1. Trachtenberg, Jewish Magic and Superstition, 46, 49, 160.
Isaac: Isaac was the second son of Abraham, the only son by Abraham’s beloved wife Sarah. He was the bearer of all God’s promises to Abraham to make his descendants a mighty nation. Isaac himself was born of a miracle , being conceived decades after Sarah’s menopause. Three angelic visitors, later identified as Michael, Gabriel, and Raphael, came to Abraham’s camp and heralded Isaac’s conception (Gen. 18). God later commanded Abraham to sacrifice Isaac, his beloved son, and only the intervention of an Angel prevented him from doing so (Gen. 22).
Rabbinic literature adds more miraculous details to Isaac’s life. His birth triggered the sun and the moon to shine more intensely, a phenomenon not to be repeated again until the Messianic Era. Moreover, the blind regained their sight, the deaf could hear, and barren women became fertile. A general sense of well-being, unknown since Eden, swept the world (Tanh. Gen. 37; Gen. R. 3). Sarah’s breasts were filled with such bounty that she not only nursed Isaac, but all the children that attended his weaning party.
According to some Midrashim, God ordered the offering of Isaac in response to Satan taunting, much like the incident in Job. On the basis of the Bible’s own chronology, the Sages conclude Isaac was actually thirty-seven at the time of his binding, that Isaac submitted willingly to God’s test, and that he actually underwent Death at the hands of Abraham, only to be resurrected afterward (Lam. R. petichta 24; PdRE 31; Tanh. Vayera 23; Seder Olam). During the period of his demise, his soul ascended to heaven, where he studied Torah (which had yet to be given to humanity) in the yeshiva shel malah, the heavenly academy (Gen. R. 56; Sefer ha-Yashar 43a-44b). Having done so, he returned to his Body with an extraordinary knowledge of its contents. When he was about to be sacrificed, the angels starting crying; some of those tears fell in Isaac’s eyes, leading to his eventual blindness. Another version has the blindness result from Isaac looking directly at the divine glory (described in Gen. 28; Gen. R. 65:10; Deut. R. 11:3; PdRE 32).
When he finally did die, his body did not decay and was not consumed by worms. Like the others laid to rest in the Cave of Machpelah, his body was perfectly preserved (B.B. 17a-b).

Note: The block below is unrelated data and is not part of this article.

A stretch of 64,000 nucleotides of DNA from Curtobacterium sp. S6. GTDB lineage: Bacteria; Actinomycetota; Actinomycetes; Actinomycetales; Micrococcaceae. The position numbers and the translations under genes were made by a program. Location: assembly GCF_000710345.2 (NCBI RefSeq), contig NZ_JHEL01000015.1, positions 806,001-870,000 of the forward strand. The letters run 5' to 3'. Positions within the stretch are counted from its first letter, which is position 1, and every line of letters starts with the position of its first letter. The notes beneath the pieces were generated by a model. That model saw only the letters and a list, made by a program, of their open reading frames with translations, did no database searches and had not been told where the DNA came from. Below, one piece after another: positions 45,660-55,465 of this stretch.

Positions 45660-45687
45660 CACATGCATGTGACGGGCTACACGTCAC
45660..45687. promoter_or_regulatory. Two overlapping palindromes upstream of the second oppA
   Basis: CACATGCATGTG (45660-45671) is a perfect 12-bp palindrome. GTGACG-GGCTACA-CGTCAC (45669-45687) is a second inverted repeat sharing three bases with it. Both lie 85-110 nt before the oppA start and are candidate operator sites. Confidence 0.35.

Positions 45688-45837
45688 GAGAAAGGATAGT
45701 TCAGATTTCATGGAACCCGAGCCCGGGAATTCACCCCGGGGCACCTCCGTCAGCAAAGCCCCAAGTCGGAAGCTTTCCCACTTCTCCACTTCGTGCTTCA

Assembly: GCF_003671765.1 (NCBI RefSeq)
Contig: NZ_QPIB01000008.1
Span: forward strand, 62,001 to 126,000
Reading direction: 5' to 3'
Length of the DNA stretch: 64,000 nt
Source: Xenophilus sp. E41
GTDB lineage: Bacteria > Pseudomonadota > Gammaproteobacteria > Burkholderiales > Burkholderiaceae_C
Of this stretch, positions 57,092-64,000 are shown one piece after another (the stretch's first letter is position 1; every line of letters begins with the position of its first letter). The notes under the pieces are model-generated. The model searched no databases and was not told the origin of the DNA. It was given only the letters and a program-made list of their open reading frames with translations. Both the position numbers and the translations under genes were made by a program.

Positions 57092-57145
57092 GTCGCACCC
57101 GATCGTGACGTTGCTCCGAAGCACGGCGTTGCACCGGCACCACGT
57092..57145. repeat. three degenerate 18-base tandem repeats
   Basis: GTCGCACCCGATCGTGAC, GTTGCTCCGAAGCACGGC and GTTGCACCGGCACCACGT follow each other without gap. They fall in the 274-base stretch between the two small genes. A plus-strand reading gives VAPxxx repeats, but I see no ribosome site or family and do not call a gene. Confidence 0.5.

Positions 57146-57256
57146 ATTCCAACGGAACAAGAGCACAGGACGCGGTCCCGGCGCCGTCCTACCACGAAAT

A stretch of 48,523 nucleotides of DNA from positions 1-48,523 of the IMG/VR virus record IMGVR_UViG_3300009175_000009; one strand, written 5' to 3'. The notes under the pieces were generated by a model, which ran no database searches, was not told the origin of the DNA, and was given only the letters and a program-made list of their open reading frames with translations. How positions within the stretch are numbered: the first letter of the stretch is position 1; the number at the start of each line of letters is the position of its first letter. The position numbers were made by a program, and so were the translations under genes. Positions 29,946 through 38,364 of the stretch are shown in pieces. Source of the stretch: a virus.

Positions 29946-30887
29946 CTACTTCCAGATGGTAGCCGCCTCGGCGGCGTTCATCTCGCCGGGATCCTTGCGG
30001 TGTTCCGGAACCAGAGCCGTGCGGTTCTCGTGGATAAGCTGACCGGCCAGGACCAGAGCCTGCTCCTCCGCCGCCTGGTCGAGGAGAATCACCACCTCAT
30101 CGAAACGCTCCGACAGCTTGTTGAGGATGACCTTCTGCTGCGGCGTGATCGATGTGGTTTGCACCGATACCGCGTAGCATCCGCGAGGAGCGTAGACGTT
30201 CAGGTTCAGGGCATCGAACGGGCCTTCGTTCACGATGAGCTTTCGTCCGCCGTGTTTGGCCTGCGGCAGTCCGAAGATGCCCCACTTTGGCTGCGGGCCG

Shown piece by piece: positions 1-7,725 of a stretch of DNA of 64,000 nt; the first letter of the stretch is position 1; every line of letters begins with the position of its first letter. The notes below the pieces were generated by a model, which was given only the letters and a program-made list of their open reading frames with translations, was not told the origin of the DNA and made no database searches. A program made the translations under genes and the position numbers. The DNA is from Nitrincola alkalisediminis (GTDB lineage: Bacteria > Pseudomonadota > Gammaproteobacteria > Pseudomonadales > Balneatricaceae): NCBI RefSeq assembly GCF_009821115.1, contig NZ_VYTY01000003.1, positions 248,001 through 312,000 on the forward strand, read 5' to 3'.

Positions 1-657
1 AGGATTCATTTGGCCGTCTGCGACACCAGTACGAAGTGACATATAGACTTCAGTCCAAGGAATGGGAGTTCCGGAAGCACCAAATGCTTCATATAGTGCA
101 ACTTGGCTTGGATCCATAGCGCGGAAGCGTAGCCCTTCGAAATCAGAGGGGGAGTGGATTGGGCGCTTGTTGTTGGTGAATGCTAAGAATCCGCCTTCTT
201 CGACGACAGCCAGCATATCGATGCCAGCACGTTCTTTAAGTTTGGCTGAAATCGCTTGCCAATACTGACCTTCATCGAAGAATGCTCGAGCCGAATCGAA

In the system of sefirot, Isaac is the manifestation of Gevurah, of God’s strict justice (Toldot Adam, House of Faith 1). His near sacrifice tempers them both, making it possible for him to sire Jacob, the balancing principle. The dimming of his eyes (Gen. 27:1) represents the muting of judgment in the world (Sha’arei Orah I:231).
Isaac ben Jacob ha-Kohen: Kabbalist (Spanish, ca. 13th century). He wrote several mystical treatises. His Treatise on the Left Emanation was a groundbreaking study of demonic metaphysics and paved the way for the Zohar.1
1. Dan and Kiener, Early Kabbalah.
Isaac ben Samuel of Acre: Kabbalist (Israel, ca. 13th-14th century). Isaac is most remembered for his travels and contacts with other notable mystics of his day. He wrote Otzar Chayyim, a spiritual diary of his experiences and practices, especially the use of tzerufim, word and letter combinations, as a meditative device.
Isaac ben Samuel of Dampierre: Talmudist (French, ca. 12th century). Rav Isaac approved of the summoning of spirits for purposes of divination and benevolent magic. His disciples believed that he himself received his insights from angelic instruction.
Isaac, Testament of: Apocryphal work about the death of Isaac. On his deathbed, God grants him a revelation of the afterlife. It includes what may be the first reference to the Nahar DeNur, the River of Light that flows between Eden and Gehenna.
Isaac the Blind or Isaac the Pious: Isaac ben Abraham of Posquieres was a Kabbalist (French, ca. 12th-13th century). As the possible author of the Bahir, he can be regarded as the first of the classical Kabbalists. He was also the teacher of the first generation of great mystical writers of the Spanish/Provencal tradition. One tradition claims Elijah was his angelic teacher. He is the first to openly teach the concept of reincarnation in Judaism. Some of his writings also offer mystical insights on colors and light, suggesting that his blindness came later in life.
Isaiah: This Prophet of ancient Israel is credited with the longest prophetic book in the Bible, the eponymously named “Book of Isaiah.” In it, the prophet-priest records a spectacular (and typically priestly) vision of God that appears to him in the Temple in which he sees YHVH seated on a throne in glory, attended by serafim. This revelation becomes the archetype for subsequent Jewish Hechalot literature.